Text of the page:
When data is retrieved from the memory 11, the data buffer logic 52 analyzes the ECC information associated with that data to determine if the data is corrupted. If so, the data buffer logic 52 determines whether the data is correctable with the ECC information. If so, the data buffer logic 52 corrects the data.
In typical computer systems that use ECC memory, if the data is uncorrectable by using ECC code, a non-maskable interrupt (NMI) is generated which typically crashes the system. However, the system 10 has a fault tolerant memory 11 that corrects corrupted data that cannot be corrected by the ECC information. In this manner, if the data buffer logic 52 determines the data is not correctable with the ECC information, the logic 52 generates a maskable interrupt (i.e., not an NMI), and the redundant, fault tolerant scheme used by the memory subsystem 11 is used to restore the block 17 of data that contains the ECC uncorrectable data.
This restoration is performed by the memory controller 12, and is, in some arrangements, a background task. The memory controller 12 restores the data in the block 17 that is defective by XORing the other blocks of the same stripe together to generate a replacement block. The memory controller 12 completes the restoration by writing the replacement block to the memory 11.
The fault tolerant scheme may also be used by the memory controller 12 to restore data on an entire memory module 14. To accomplish this, the memory controller 12 restores each block 17 on the module 14 by XORing together blocks from the other memory modules 14. Thus, defective memory modules 14 can be “hot swapped” with replacement memory modules without turning off power to or crashing the system 10. The hot plugging of memory modules is further discussed in U.S. patent application Ser. No. 08/940,419, entitled, “Installation and Removal of Components of a Computer,” filed on Sep. 30, 1997, and hereby incorporated by reference.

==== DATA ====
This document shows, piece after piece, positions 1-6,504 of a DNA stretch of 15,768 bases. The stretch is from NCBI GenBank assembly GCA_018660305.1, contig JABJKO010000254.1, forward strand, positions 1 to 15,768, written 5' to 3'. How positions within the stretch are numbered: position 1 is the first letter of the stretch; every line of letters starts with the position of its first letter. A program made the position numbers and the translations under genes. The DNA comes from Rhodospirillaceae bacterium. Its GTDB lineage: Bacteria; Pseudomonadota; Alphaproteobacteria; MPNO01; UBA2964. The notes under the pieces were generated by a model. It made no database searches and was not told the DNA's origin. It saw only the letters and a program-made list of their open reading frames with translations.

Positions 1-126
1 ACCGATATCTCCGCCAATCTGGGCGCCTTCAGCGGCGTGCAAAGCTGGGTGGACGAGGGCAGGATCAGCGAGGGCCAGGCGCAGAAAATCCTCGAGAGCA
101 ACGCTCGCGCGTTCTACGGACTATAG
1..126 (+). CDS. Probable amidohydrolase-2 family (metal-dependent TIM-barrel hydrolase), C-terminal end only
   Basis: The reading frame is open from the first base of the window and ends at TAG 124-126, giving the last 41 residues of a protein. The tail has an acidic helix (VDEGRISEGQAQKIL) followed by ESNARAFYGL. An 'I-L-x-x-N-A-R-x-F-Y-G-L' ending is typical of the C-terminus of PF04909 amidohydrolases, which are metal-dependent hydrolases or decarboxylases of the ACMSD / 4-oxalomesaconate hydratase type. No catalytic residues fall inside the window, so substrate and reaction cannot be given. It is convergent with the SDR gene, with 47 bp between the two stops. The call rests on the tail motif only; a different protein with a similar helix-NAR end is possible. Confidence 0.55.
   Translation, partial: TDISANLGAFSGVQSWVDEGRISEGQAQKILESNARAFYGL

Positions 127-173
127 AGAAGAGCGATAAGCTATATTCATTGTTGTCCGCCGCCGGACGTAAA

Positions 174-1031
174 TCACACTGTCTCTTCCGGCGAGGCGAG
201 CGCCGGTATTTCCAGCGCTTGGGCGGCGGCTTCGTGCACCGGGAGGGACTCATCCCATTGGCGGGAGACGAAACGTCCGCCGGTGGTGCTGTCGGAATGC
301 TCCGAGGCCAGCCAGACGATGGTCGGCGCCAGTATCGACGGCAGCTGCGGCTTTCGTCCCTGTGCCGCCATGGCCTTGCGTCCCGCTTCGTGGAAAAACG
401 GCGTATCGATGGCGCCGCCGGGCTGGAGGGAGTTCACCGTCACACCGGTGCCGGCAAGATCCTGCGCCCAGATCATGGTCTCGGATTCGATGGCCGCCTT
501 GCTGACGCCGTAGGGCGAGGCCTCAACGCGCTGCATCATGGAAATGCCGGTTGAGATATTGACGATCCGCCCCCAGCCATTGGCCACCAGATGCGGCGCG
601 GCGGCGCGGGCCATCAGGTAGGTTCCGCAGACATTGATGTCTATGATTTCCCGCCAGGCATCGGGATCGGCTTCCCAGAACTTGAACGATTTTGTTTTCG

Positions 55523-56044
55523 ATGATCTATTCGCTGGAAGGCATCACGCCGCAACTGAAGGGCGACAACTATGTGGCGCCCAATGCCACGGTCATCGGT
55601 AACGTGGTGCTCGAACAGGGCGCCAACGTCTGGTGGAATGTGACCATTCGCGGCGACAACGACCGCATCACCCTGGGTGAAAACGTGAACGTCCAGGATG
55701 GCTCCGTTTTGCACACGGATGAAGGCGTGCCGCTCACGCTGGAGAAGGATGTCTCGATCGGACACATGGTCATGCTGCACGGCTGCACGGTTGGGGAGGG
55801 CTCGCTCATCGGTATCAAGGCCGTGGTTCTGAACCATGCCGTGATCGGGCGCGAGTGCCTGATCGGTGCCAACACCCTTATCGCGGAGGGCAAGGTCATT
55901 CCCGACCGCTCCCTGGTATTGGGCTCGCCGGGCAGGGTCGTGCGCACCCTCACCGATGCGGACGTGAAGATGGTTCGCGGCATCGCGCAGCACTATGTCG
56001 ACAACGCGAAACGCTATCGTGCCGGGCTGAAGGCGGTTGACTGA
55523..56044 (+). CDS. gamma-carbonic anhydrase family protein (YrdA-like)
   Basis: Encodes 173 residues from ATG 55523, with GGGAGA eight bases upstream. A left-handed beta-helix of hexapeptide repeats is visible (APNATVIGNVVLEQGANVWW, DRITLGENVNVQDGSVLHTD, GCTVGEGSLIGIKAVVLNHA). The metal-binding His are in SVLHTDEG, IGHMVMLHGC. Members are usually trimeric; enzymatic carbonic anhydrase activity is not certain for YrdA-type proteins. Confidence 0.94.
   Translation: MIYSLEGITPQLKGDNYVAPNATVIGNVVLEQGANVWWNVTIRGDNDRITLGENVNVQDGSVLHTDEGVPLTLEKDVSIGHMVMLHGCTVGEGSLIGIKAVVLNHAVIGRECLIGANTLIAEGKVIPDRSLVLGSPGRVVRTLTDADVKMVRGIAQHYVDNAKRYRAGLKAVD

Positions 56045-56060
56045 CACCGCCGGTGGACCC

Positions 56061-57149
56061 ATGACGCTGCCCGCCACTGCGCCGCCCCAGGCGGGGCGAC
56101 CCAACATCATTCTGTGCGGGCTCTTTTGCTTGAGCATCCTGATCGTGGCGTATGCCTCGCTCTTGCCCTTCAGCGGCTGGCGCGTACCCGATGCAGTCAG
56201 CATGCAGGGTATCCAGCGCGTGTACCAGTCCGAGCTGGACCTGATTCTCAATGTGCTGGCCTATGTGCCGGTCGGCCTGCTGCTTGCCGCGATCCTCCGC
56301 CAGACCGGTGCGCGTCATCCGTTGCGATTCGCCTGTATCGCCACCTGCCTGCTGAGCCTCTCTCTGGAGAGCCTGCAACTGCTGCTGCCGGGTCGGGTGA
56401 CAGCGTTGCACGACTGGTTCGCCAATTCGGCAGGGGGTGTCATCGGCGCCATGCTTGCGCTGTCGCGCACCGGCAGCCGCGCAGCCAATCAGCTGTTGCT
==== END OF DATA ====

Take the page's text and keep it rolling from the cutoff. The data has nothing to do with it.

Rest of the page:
Via the data buffer logic 52, the memory controller 12 can write a full stripe (i.e., a stripe with all of the blocks) to the memory banks using parallel write operations on the memory bus 18. In this manner, the data buffer logic 52 computes the parity information of the stripe, and then, without needing to retrieve the old stripe data from the memory 11, the data buffer logic 52 writes the new, full stripe to the memory 11.
Unlike full stripe writes, partial stripe writes, i.e., stripes that require the memory controller 12 to write less than a full stripe (e.g., only two or three blocks of the stripe) to the memory 11, introduce more overhead. For example, without the features of the controller 12 discussed below, in order to write a partial stripe, the controller 12 would always generate four separate memory requests for each partial stripe write: one request to read the parity information, one request to read the old data stored in the memory, one request to write the new data and one request to write the new parity. Because the blocks are accessed in parallel, the above steps occur in two operations across the memory bus 18.
To reduce the number of required operations for partial stripe write operations, the data buffer logic 52 has a cache 48 which is configured to capture blocks of data and parity read from the stripe. Thus, the size of cachelines of the cache 48, in some arrangements, is equal to the block size of the stripe. If the old data for computing the parity of the stripe is already in the cache 48, then the number of required memory accesses is reduced from four to three. If the old parity is in the cache 48, then the number of required memory accesses can be reduced from three to two. Because the old data and the old parity are read in parallel, the partial stripe write consumes no more transfer time than a full stripe write.